Insights into Editorial: NHRC a toothless tiger: Panel chief

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Insights into Editorial: NHRC a toothless tiger: Panel chief

02 June 2016

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National Human Rights Commission (NHRC) chairman Justice H L Dattu recently said the rights watchdog needed some teeth to enforce its orders on remedial measures in cases relating to violations. He said NHRC is a toothless tiger.

Why he said so?

It is because NHRC investigates human rights violation cases, sometimes in remote areas, with very limited resources. The evidence collected is put to forensic judicial adjudication by its chairman and members, who are former judges. But at the end, when NHRC arrives at a finding, it can only recommend remedial measures or direct the state concerned to pay compensation.

Why governments should seriously consider the recommendations made by NHRC?

It is because NHRC’s orders are passed by persons who had long training and experience as judges of the Supreme Court and high courts. Directives are issued by them after sifting chaff from grain, which they are judicially trained to do.

Problems with the current act:

  • NHRC’s recommendations do not percolate to the ground level as the NHRC does not have the backing of the Protection of Human Rights Act to penalise authorities which do not implement its orders.
  • The Act does not extend to Jammu and Kashmir and hence the commission has to keep its eyes closed to human rights violations there.
  • The Act does not categorically empower the NHRC to act when human rights violations through private parties take place.
  • The Act requires that three of the five members of a human rights commission must be former judges but does not specify whether these judges should have a proven record of human rights activism or expertise or qualifications in the area. Regarding the other two members, the Act is vague, saying simply: “persons having knowledge and experience of human rights.”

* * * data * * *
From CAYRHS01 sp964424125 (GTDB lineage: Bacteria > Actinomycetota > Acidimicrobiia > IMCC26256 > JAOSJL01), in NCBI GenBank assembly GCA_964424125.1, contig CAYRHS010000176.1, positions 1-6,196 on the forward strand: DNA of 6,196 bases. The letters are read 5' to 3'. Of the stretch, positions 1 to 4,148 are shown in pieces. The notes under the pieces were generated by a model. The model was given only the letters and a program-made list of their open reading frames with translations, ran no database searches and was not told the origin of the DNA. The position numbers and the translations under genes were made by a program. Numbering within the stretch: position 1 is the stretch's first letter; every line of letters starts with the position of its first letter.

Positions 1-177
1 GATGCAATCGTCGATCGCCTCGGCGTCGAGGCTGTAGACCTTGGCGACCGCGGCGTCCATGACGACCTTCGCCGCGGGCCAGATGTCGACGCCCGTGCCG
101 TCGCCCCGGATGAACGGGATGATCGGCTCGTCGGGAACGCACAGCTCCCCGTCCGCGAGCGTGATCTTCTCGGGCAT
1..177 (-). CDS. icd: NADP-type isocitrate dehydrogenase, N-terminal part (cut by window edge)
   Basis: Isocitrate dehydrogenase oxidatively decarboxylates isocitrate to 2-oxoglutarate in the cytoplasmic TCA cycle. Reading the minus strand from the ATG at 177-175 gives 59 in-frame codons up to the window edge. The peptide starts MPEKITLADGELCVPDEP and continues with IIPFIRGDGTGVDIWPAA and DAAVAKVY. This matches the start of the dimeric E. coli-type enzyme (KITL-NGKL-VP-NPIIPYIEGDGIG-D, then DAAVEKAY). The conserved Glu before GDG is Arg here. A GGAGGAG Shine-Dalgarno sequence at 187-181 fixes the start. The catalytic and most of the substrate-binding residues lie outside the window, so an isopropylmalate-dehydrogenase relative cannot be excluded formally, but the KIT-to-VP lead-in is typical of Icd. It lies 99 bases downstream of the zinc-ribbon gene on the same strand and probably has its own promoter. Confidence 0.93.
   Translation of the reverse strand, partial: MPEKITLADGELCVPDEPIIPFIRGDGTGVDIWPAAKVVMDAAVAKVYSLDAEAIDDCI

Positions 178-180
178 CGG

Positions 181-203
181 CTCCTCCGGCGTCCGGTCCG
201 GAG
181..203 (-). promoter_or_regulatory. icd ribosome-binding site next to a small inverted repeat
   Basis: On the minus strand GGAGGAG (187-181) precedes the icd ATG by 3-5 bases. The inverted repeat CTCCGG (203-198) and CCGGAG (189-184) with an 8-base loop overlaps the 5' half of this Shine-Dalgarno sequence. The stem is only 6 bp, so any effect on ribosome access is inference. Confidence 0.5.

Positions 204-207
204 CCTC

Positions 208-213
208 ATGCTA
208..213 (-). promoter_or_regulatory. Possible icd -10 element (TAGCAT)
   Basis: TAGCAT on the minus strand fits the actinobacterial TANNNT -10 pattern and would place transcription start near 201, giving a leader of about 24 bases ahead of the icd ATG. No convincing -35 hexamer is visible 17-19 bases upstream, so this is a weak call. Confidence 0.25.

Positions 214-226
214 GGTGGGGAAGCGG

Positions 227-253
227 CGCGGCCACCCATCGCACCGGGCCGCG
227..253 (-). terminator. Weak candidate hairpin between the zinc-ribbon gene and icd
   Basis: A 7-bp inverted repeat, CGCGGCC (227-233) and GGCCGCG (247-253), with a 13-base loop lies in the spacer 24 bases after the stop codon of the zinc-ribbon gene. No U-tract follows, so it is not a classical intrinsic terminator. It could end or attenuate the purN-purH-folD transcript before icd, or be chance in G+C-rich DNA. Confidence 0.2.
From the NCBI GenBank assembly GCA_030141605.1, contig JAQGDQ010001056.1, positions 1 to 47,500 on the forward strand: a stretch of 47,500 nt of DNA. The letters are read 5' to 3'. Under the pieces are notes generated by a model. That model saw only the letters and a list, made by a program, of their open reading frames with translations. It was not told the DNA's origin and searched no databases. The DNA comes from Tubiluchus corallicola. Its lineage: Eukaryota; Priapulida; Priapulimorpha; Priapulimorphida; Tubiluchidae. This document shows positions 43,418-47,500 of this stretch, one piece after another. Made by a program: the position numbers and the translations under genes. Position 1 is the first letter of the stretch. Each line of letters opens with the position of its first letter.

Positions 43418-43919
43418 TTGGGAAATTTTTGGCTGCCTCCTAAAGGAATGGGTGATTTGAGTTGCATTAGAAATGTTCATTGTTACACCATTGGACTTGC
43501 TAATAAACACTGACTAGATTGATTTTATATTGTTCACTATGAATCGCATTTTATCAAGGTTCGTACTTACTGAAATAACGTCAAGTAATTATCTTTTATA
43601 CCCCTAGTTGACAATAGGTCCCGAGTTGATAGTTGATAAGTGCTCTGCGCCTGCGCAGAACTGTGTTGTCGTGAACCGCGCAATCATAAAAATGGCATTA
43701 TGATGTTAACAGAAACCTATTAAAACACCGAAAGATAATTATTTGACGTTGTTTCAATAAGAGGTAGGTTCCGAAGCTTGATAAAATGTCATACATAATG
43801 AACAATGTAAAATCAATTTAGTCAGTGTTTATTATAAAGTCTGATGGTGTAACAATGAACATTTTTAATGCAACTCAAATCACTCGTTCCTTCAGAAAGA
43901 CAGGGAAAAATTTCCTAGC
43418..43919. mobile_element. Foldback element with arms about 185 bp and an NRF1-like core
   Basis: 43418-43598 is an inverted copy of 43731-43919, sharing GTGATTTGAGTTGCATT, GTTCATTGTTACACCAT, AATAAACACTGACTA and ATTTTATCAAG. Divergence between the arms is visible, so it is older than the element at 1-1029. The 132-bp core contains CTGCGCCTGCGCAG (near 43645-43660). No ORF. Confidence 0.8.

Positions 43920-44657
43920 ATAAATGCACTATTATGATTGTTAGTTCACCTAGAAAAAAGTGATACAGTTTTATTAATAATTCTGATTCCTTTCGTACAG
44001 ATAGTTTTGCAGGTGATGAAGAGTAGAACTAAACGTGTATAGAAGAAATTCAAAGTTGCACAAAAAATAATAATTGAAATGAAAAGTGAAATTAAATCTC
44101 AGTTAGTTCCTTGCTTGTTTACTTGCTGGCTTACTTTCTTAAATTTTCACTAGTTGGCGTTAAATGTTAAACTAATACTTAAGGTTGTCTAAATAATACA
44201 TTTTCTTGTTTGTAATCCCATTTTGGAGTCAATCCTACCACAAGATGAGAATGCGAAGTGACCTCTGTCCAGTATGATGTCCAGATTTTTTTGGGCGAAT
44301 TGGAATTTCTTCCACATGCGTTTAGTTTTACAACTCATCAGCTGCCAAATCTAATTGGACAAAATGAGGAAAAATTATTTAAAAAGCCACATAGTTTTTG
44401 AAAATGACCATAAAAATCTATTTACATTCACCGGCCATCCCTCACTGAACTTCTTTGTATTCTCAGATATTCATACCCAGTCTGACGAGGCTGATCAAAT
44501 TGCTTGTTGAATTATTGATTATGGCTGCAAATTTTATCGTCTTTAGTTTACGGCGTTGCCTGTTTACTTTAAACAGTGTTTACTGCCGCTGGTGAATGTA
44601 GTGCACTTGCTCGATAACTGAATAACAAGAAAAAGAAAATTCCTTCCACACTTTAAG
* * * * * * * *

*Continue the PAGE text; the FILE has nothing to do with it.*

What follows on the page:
• Under the Act, human rights commissions cannot investigate an event if the complaint was made more than one year after the incident. Therefore, a large number of genuine grievances go unaddressed.
  • The powers of the National Human Rights Commission relating to violations of human rights by the armed forces have been restricted to simply seeking a report from the Government, (without being allowed to summons witnesses), and then issuing recommendations.

Other practical limitations:

  • Non-filling of vacancies: Most human rights commissions are functioning with less than the prescribed Members. This limits the capacity of commissions to deal promptly with complaints, especially as all are facing successive increases in the number of complaints.
  • Non-availability of funds: Scarcity of resources – or rather, resources not being used for human rights related functions – is another big problem. Large chunks of the budget of commissions go in office expenses, leaving disproportionately small amounts for other crucial areas such as research and rights awareness programmes.